The oath which he sware ( horkon hon ōmosen ).

Antecedent attracted to case of the relative. The oath appears in Gen 22:16-18. The oppression of the Gentiles seems to be in the mind of Zacharias. It is not certain how clearly he grasped the idea of the spiritual Israel as Paul saw it in Galatians and Romans.

Robertson: Luk 1:74 - Delivered Delivered ( rhusthentas ). First aorist passive participle of an old verb, rhuomai . The accusative case appears, where the dative could have been us...

Delivered ( rhusthentas ).

First aorist passive participle of an old verb, rhuomai . The accusative case appears, where the dative could have been used to agree with hēmin , because of the infinitive latreuein (Luk 1:74) to serve (from latros , for hire). But Plato uses the word of service for God so that the bad sense does not always exist.

Robertson: Luk 1:75 - In holiness and righteousness In holiness and righteousness ( en hosiotēti kai dikaiosunēi ). Not a usual combination (Eph 4:24; Tit 1:8; 1Th 2:10). The Godward and the manwar...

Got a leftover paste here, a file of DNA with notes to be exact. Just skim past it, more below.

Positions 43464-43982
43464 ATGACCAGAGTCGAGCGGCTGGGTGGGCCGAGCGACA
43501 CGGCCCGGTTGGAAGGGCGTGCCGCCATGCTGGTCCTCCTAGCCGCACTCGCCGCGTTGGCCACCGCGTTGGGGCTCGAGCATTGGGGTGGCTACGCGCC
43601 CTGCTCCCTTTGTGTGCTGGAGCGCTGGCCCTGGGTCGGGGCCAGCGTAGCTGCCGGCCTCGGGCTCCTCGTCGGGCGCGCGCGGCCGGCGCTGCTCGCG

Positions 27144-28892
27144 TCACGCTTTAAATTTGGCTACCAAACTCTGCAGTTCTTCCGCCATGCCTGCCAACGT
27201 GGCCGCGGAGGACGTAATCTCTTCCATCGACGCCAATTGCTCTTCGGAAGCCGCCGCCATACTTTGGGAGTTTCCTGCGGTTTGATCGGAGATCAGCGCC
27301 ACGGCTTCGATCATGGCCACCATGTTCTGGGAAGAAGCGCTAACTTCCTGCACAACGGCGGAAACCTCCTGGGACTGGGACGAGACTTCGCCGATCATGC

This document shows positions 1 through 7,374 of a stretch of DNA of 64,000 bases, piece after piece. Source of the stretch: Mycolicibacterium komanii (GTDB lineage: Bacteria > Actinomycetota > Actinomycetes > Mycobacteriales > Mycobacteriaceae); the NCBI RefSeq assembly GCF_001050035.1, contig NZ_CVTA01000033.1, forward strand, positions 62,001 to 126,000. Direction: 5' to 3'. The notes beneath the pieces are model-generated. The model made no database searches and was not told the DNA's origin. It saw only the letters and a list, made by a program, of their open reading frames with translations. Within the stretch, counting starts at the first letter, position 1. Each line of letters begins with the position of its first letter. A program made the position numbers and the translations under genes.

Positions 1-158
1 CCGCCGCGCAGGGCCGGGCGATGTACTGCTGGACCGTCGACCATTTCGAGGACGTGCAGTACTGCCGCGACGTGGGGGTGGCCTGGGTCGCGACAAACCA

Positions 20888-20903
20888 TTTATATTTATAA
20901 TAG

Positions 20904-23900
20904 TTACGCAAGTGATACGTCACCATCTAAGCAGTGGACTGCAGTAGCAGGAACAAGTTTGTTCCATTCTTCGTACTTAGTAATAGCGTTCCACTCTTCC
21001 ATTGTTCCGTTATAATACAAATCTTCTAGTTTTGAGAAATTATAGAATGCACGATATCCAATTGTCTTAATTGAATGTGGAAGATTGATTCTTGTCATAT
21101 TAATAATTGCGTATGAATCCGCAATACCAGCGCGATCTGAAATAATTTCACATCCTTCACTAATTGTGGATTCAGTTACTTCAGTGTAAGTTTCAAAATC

In holiness and righteousness ( en hosiotēti kai dikaiosunēi ).

Not a usual combination (Eph 4:24; Tit 1:8; 1Th 2:10). The Godward and the manward aspects of conduct (Bruce). Hosios , the eternal principles of right, dikaios , the rule of conduct before men.

Robertson: Luk 1:76 - Yea and thou Yea and thou ( kai su de ). Direct address to the child with forecast of his life (cf. Luk 1:13-17).

Yea and thou ( kai su de ).

Direct address to the child with forecast of his life (cf. Luk 1:13-17).

Robertson: Luk 1:76 - Prophet Prophet ( prophētēs ). The word here directly applied to the child. Jesus will later call John a prophet and more than a prophet.

Prophet ( prophētēs ).

The word here directly applied to the child. Jesus will later call John a prophet and more than a prophet.

Robertson: Luk 1:76 - The Lord The Lord ( Kuriou ). Jehovah as in Luk 1:16.

The Lord ( Kuriou ).

Jehovah as in Luk 1:16.

Robertson: Luk 1:77 - Knowledge of salvation Knowledge of salvation ( gnōsin sōtērias ). "This is the aim and end of the work of the Forerunner"(Plummer).

Knowledge of salvation ( gnōsin sōtērias ).